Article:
European migration policy does not work. The return of litigated migrants in particular is not going well. The European Court of Auditors concludes that in a report.
The court has a strong criticism of the return policy. It would even attract migrants to come to Europe. “Instead of discouraging illegal migration, there may be a situation where failing EU policies lead to an increase in illegal migration and smuggling,” said Leo Brincat, member of the Court of Auditors.
It is a sour message for EU countries. Migration is a difficult file that the countries dont seem to get out of. When millions of people came to Europe in 2015, the countries wanted a joint solution. There has been talk about a migration pact for years, but the countries are still not a step further. The return policy was something the countries agreed on.
Working together in Europe was the hope that countries would achieve more results. For example, a country like Morocco does not reclaim asylum seekers from the Netherlands. France and Morocco have a better diplomatic relationship, so the French could possibly convince Morocco to take back migrants from across the EU.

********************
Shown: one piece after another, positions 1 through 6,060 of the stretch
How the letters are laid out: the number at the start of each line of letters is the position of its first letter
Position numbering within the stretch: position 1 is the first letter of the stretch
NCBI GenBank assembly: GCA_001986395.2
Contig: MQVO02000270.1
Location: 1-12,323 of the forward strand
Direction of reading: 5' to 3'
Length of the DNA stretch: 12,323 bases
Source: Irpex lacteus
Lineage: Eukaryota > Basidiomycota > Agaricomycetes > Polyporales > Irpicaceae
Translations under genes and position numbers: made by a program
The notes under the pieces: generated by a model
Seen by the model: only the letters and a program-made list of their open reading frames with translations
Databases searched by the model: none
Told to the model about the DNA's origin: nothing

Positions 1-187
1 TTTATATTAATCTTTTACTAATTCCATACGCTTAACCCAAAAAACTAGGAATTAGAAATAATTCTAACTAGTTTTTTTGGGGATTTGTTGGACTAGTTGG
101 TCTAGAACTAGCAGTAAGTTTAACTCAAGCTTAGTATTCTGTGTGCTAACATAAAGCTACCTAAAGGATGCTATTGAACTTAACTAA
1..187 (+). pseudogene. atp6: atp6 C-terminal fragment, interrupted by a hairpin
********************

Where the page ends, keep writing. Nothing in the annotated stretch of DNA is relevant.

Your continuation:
A majority of migrants cannot return
But the European Court of Auditors comes to the conclusion that this policy does not work after investigation. EU countries only manage to return 29percent of rejected migrants. For people coming from outside Europe, its even about 19 percent. This is because the home countries do not accept the return of migrants.
According to the Court of Auditors, the problem is that there is no unambiguous European policy. EU countries are still trying to do too much themselves. The negotiated countries see and use that, Brincat says. “It causes confusion and shows weakness that those countries are easily abusing.”
The Court of Auditors does not recommend committing too much in the European Commission. This is why countries such as Turkey and Morocco are less likely to make commitments. After all, they have a migration problem there too. “If you make looser agreements, you will cause less debate in the country of origin, where it can be politically sensitive,” Brincat says.
The Court of Auditors advises EU countries to cooperate better in future. “The best thing would be if one person speaks on behalf of all 27 EU countries,” Brincat says. “But it doesnt look like this will ever work out.”